According to the Innocence Project’s summary, prosecutors also entered into evidence hairs that were recovered from Barnes’ truck that they said were similar to the victim’s and soil samples from his tires that they said had “similar characteristics” to dirt at the crime scene. Nothing proved definitive, however.
Barnes would ultimately be convicted and taken to a prison in upstate New York.
“I was 23 years old, never been in trouble before in my life, I thought I’d be home in a couple of years. Little did I know it would be nearly 20 years,” he said.
Barnes described life in prison as “hell on earth.” He said that he was once stabbed by an “icepick” in his arm and was forced into several fights.
“I’ve personally seen guys murdered,” he said.
Barnes said that guards would come back after having bad days with their wives and their girlfriends and then take it out on inmates.
“Prison is a place where you’re forced to live around people you hate,” he said.
“You have no friends in prison,” he added. “Everyone who you thought was your friend — your homeboys — aren’t, they don’t want anything to do with you. All you have is your brother, your sister, your mom — that’s it.”
All the while, Barnes worked to clear his name.
From prison, he penned a ten-page letter to the Innocence Project –– which works to exonerate wrongly convicted prisoners based on advanced DNA testing techniques –– pleading with them to open his case.
Though they agreed to take on his case in 1993, they did not have the technology available in 1996 when the DNA tests returned to officially exonerate him, as the tests were ruled inconclusive.
More than a decade later, Barnes said that his brother went down to the Innocence Project and begged them to reopen Barnes’ case. They agreed, and shortly thereafter –– using a previously unavailable DNA technology called Y-STR –– he was freed.
“It was Nov. 1, 2008, it was on a Friday. I’ll never forget,” Barnes said. “I spoke to my mom on the phone — she was crying. I thought something had happened and she said, ‘you’re coming home.’”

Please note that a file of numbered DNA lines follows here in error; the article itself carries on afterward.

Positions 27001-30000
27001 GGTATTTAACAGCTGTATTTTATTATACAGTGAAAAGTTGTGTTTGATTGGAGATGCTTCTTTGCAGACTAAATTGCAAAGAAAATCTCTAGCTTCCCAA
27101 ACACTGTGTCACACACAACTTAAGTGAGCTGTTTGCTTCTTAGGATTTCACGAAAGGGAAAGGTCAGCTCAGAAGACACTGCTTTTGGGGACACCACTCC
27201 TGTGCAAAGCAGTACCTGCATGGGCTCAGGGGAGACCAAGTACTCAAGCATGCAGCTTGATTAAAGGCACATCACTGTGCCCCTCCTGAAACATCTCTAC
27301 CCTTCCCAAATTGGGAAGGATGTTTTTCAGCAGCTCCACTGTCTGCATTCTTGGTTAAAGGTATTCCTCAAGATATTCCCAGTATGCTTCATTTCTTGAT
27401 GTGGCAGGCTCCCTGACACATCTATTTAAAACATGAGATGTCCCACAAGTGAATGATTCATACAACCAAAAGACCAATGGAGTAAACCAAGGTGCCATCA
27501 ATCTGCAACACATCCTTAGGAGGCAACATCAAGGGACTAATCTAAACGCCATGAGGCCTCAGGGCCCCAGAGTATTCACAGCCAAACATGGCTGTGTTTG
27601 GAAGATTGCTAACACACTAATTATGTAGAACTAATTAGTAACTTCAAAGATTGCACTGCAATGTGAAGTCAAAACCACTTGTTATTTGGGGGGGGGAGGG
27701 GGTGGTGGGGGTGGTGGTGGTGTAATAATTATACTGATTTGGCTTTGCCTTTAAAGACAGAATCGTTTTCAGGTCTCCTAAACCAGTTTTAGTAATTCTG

Barnes said that he instantly dropped the phone and started crying.
“I remember when I was sentenced it was tears of sadness, but now it was tears of joy,” Barnes said.
Barnes said that the first thing he did when he was released on Jan. 9, 2009 was eat a steak.
“I said to the waitress, ‘Well, what do I do with this?’ I hadn’t eaten real food since I was put in prison,” he said with a laugh.
Today, Barnes is a program coordinator for youths working to earn their GEDs. He said that, for his job, he needed to take a course on how to use a computer and also asked his niece to teach him how to use a cell phone –– two technologies that significantly evolved during his time in prison.
He has also previously worked as a counselor for recently-released inmates, as they begin to readjust to life in the outside world, and frequently goes on speaking tours around the country to spread awareness about the Innocence Project and about prisoners who have been wrongly convicted — a problem that, he said, is more common than many believe.
In the meantime, Barnes is just enjoying his freedom.
“A lot of people don’t think about freedom till it’s gone,” he said. “It’s just so nice to take a walk outside. For 20 years of my life, I needed to ask permission to just take a shower and use the rec. room.”
Original Author: Ben Gitlin